Google’s Death Blow to SEO

In the world of traditional search engine optimization (SEO) there are two creatures that bring out fear and terror, pandas and penguins. It’s true, both creatures are stirring up quite a bit of trouble but the difference between the clumsy flightless bird and the adorable bear is that these animals,  “Panda” and “Penguin” are code names for Google’s latest search algorithm updates. With the flick of a proverbial switch, these updates not only change what you find while using Google, they can make or break a business.

So what’s the impact of the world’s most popular search engine changing the way it ranks websites? The short answer for some is chaos, as small and large businesses alike count on their position within the search engine for a consistent flow of new customers.  Google’s recent changes have proved disastrous to many businesses leaving marketers and owners in a state of shock, worried and looking for solutions.

“Traffic through Google has plunged by 96% and we are completely crippled now.” According to the Wall Street Journal’s recent interview with Andrew Strauss the co-owner of Oh My Dog Supplies LLC. Similarly, Sistrix reports that Ezinearticles recently lost up to 90% of its visibility within Google’s search results.

As Google shakes the box, little is known about the implications as these updates have long been considered proprietary and part of the company’s trade secrets. For years the SEO industry has speculated as to how best to produce top of the engine results but as recent updates prove, many specialists and their customers are finding that their efforts are only as good as the next algorithm change.

“For those who have spent thousands of dollars and years in optimizing their natural results, many of those efforts are now worthless. A line has clearly been drawn in the sand. Google wants to remove the traditional SEO industry once and for all as it makes way for its profit centers in the form of pay per click and other monetized media.” said Sean McCoy CEO and founder of Ethermark, Inc.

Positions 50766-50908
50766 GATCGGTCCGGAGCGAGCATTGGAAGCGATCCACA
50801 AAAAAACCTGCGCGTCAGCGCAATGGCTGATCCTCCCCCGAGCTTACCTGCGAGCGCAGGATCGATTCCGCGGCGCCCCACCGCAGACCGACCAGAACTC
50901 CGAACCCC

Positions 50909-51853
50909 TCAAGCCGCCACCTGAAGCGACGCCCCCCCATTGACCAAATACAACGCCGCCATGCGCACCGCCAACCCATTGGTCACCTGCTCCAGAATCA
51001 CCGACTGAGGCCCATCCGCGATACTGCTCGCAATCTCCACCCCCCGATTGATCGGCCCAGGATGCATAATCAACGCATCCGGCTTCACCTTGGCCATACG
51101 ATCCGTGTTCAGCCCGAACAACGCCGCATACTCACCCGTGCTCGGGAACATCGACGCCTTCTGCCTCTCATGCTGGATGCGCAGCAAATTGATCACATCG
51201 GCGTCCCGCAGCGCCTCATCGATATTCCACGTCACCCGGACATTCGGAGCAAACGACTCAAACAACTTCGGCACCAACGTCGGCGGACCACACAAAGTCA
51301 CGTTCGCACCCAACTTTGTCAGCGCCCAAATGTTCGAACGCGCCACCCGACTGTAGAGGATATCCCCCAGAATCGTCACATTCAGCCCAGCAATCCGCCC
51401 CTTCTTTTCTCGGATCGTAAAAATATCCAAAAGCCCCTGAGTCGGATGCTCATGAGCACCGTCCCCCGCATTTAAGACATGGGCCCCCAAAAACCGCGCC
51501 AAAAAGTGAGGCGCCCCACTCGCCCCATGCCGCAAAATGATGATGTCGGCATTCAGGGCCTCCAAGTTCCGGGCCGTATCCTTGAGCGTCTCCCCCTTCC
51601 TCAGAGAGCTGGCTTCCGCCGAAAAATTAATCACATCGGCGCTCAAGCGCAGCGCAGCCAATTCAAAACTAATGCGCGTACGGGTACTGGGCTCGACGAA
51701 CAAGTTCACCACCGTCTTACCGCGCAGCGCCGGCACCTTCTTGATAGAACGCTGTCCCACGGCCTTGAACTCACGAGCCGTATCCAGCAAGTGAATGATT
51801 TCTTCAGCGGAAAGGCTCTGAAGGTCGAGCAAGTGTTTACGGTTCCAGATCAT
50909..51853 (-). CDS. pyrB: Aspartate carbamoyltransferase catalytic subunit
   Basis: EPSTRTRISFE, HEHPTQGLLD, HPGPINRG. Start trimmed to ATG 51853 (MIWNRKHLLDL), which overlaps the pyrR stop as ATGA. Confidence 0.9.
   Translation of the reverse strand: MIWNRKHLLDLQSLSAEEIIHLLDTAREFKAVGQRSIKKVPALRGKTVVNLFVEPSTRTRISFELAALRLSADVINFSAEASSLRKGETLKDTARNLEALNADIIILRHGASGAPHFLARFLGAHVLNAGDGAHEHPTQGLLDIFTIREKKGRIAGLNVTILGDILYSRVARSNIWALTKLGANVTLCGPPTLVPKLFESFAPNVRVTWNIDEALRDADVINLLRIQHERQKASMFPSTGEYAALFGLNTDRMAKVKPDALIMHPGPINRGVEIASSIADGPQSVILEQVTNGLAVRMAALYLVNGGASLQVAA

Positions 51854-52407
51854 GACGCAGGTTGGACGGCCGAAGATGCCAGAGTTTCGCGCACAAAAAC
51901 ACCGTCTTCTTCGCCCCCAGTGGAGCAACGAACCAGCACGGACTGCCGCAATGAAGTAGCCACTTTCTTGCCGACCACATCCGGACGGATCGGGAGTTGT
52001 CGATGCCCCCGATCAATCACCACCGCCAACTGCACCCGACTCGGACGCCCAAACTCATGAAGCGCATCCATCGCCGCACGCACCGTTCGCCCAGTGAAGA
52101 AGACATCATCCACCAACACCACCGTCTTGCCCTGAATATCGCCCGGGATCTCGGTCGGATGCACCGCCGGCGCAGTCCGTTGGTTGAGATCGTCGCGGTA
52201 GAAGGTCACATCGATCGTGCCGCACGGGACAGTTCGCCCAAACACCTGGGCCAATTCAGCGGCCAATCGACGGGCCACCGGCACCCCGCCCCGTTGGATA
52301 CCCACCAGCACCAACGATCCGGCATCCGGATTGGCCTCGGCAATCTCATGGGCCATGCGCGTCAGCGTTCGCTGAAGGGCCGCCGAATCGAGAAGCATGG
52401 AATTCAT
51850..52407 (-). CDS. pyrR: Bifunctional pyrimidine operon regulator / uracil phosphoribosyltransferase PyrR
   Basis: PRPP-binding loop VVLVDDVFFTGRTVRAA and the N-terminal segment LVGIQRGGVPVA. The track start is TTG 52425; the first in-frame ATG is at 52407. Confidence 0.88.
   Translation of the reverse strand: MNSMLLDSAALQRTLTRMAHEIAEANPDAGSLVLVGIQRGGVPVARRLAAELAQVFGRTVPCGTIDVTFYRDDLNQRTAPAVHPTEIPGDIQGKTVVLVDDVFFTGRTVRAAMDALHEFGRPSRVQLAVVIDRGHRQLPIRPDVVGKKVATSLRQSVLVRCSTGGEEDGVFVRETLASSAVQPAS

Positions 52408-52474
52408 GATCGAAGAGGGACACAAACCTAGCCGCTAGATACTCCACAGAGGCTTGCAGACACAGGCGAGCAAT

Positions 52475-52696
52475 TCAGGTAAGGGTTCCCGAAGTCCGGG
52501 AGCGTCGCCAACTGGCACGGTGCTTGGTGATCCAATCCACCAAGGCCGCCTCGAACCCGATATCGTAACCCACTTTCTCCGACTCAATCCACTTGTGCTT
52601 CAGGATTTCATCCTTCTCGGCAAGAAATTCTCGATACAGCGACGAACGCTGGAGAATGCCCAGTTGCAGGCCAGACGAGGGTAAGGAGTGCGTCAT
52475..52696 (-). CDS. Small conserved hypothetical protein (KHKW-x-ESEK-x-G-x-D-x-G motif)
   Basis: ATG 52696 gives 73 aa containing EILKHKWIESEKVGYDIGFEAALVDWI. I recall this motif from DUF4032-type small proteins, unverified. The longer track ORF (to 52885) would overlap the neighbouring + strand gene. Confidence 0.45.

Google who has reported declines in its pay per click revenue in June of 2012, did announce that it would begin charging for insertion into part of its online index in the name of quality. “We believe that having a commercial relationship with merchants will encourage them to keep their product information fresh and up to date,” said Sameer Samat product manager for Google Shopping on a blog post announcing the company’s plans.

With the opening of the door towards this type of monetization the SEO industry is cringing at the thought that the company might soon expand this approach to other areas, specifically its local listings, which many small business benefit from as a modern day yellow page advertisement.  Regardless of if or when, most SEO firms and their clients are now starting to see that there’s no realistic long term strategy for SEO. The uncertainty now clouding a once prosperous and profitable marketing approach is today a dying art form that many believe is being replaced by social media.

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